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Indian Food

Making Schnitzel Doesn't Make Me Any Less of an Indian Chef

How does something become authentic? If it’s tasty and some thought was put behind the dish, then that’s all that matters.

Vikram Vij

Photo via Flickr user Calgary Reviews

When I started my journey and opened my first restaurant in 1994, my goal as a chef was to bring awareness to the fact that Indian food was not just butter chicken or chicken tikka masala. Unfortunately we should blame ourselves as Indians, because we've created buffets of cheap food. It's where people go when they're really hungry and they just want to pile their plates with cheap rice. We didn't elevate it. We didn't show the world that we have nuances in our cooking that are beautiful.

Indian cuisine has roots that go back thousands of years and is one of the oldest. It has been taken to different heights, from the Muslims when they invaded us in the 1400s, and then the British and the Portuguese. We've adapted to the times. It's the cuisine of Ayurveda, the cuisine of healthy eating through spices: turmeric for your joints, cumin seeds for your heart. It's like a cuisine of preventative medicine.

I think we need to get away from the word authentic. What is authentic? How does something become authentic? If it's tasty, then that's all that matters.

Butter chicken is actually an Indian creation from a northwestern province where they used to add leftover cooked chickens to a tomato-cashew gravy. I don't have butter chicken on any of my menus at my restaurants, but I wouldn't say I'd never serve it. I just don't need it because every other restaurant out there serves butter chicken. I want to do something different, and I don't want to be compared to other people.

But if I'm going to do butter chicken, I'm going to a damn good job of it. The wrong way is to buy the sauce. The classic way is to start with the gravy, add the fenugreek, the cashew paste, the cream, and then cook the pieces of chicken breast in the sauce so it's nice and tender, and has lots of flavor.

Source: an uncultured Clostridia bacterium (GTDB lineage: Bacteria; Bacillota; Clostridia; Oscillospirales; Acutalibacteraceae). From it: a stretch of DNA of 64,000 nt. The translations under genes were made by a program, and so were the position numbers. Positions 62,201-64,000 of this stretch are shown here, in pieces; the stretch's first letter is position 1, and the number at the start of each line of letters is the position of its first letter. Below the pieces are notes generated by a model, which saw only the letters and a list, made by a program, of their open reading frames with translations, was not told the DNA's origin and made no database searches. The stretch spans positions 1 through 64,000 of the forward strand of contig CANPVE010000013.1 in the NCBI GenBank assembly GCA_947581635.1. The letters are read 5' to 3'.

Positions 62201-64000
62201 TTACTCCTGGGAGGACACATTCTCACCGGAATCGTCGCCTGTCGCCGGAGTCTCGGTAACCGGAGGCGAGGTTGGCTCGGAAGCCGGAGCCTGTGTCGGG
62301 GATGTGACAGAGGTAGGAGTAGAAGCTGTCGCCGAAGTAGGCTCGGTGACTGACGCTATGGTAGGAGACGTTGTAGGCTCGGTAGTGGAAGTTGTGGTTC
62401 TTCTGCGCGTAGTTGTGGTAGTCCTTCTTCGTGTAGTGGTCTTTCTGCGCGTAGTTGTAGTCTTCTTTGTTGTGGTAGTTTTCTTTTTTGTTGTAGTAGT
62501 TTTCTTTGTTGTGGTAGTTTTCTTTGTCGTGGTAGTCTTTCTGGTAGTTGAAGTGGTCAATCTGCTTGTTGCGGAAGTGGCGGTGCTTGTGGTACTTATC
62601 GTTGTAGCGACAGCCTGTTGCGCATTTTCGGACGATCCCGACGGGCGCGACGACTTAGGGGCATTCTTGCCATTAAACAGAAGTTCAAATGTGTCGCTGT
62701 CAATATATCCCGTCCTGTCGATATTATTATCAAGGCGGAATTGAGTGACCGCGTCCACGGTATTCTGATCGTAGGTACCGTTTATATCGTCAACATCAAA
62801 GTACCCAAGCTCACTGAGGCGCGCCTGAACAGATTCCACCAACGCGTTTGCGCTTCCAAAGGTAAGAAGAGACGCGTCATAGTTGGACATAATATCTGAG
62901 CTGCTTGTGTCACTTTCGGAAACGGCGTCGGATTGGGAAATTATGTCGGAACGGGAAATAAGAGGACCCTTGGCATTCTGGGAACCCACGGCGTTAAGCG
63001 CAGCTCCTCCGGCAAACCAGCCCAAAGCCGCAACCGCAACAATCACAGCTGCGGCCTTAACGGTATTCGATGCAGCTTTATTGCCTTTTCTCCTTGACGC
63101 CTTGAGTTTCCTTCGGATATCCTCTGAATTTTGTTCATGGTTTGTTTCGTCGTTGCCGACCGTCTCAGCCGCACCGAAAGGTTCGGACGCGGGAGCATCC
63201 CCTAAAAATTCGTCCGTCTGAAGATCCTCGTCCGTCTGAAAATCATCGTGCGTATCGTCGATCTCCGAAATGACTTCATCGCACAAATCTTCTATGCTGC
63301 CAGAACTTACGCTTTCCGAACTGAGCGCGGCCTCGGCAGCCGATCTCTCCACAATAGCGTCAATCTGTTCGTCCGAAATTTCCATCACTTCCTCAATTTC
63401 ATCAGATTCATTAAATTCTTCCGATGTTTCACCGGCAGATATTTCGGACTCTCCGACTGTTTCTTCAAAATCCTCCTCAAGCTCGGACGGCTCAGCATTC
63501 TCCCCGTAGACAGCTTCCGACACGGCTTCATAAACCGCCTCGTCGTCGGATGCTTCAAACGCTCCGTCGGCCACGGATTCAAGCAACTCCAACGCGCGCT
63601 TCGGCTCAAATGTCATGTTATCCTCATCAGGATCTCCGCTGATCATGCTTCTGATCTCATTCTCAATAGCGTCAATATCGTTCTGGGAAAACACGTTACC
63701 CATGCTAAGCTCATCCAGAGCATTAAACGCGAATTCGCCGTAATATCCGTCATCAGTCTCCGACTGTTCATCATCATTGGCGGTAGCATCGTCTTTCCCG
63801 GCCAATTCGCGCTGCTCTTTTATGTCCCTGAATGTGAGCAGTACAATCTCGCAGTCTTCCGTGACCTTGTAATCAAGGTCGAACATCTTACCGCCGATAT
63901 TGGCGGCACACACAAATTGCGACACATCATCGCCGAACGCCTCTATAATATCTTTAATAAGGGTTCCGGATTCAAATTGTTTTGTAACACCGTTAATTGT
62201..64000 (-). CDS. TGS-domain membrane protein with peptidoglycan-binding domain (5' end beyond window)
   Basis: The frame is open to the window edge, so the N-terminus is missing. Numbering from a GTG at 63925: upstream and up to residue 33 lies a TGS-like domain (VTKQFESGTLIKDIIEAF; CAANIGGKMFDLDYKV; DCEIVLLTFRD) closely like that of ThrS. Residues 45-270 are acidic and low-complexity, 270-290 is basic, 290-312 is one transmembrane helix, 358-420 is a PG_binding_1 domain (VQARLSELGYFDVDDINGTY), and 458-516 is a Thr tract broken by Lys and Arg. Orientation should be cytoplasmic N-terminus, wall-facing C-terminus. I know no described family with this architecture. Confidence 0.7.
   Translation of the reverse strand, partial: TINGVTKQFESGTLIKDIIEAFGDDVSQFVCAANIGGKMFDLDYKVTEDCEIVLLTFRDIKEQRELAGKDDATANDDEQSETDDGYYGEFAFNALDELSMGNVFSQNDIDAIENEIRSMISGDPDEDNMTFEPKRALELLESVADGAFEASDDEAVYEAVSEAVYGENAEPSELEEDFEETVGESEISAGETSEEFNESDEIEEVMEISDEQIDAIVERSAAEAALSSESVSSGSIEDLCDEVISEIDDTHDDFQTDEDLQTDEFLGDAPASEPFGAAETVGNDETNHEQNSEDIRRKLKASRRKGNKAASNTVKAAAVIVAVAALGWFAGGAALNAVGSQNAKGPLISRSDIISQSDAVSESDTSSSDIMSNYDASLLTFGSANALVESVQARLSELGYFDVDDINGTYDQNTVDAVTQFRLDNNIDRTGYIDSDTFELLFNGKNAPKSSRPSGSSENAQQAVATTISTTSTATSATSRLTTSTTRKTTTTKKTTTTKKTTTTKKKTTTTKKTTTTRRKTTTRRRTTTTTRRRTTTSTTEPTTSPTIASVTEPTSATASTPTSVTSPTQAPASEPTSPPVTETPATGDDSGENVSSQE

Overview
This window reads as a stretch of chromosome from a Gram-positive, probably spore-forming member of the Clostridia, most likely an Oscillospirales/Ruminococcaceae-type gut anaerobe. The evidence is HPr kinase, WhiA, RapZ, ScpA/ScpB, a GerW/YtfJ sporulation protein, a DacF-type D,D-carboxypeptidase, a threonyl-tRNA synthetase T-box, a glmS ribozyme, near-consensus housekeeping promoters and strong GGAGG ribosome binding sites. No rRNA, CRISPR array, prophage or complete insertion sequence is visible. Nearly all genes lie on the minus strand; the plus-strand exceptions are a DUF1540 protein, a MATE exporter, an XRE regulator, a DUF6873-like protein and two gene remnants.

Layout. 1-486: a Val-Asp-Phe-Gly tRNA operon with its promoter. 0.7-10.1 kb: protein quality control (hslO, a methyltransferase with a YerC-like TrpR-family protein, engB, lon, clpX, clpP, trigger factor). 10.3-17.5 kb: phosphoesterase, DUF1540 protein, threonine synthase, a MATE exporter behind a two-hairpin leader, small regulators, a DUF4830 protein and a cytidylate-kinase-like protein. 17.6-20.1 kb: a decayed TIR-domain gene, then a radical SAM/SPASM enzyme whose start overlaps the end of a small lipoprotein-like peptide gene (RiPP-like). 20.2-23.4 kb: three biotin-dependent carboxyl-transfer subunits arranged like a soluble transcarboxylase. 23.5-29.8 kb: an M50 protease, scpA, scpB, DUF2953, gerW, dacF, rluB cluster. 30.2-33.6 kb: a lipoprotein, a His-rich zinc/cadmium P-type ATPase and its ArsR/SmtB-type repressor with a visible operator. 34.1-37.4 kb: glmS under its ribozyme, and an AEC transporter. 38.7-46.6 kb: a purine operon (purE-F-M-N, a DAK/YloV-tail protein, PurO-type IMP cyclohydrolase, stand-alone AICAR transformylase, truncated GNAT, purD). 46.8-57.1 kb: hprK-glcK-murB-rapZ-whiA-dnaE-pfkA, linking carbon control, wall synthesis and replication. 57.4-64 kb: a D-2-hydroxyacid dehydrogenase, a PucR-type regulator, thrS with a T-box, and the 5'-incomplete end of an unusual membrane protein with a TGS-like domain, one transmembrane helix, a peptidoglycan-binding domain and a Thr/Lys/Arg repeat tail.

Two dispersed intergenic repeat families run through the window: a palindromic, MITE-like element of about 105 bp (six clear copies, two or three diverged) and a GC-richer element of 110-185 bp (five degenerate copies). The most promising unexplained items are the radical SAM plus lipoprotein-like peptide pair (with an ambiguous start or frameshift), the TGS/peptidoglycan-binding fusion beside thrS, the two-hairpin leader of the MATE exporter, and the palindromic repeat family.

I have no problems with someone making butter chicken in their restaurant or at home. I enjoy a butter chicken myself. In my second cookbook, we actually have a recipe for butter chicken schnitzel. It's because I studied in Austria and learned to make the best chicken schnitzel in the world. So I made the schnitzel, and my kids love butter chicken sauce. But does it make me less Indian? I grew up in India, cooked in Austria, worked in Banff, and then came to Vancouver. I smoke, drank, and had sex before I got married. Am I still an authentic Indian?

READ MORE: There's a Scientific Reason Why Indian Food Is So Delicious

I think we need to get away from the word authentic. What is authentic? How does something become authentic? If it's tasty, then that's all that matters. As long as some thought was put behind the dish, then that's all that matters. I really believe that cuisines are like rivers and they should always flow and never be stagnant. Cuisines have to keep flowing. My menu should change and flow all the time.

To me, authenticity means understanding the flavours and spices. You've honed your skills in a kitchen where the spices play an integral role. You don't have to go to an Indian chefs' school, but you've travelled a bit, worked in a kitchen where people understood the nuances of the spices. It's like playing music; you have to understand the notes and know how the guitar works. You can pick up the guitar and some noise will come out, but is it a tasty noise?

It is with great pride that I see non-Indian chefs dabbling and trying Indian flavours and spices, and pushing boundaries. It's a testament that I, and by that I mean everyone at Vij's, managed to get the younger, non-Indian chefs to go out and try it. I'd encourage them to keep pushing limits. That's my goal. Call me for help. Let me know what I can do.

The beautiful part is to see young chefs coming out of their shells and not wanting to cook what they were told to. Right now I have a chef working in Toronto with the Oliver and Bonacini restaurant group because we have a partnership with them to hopefully open a restaurant in Toronto this year. He's going to get that platform that took me 20 years to build, where I was holding people's hand to just get them to come and try my food. But, he also has a tougher wall to break because people are going to compare it to Vij's all the time. Still, he's doing fantastic food and preparation.

As told to Karon Liu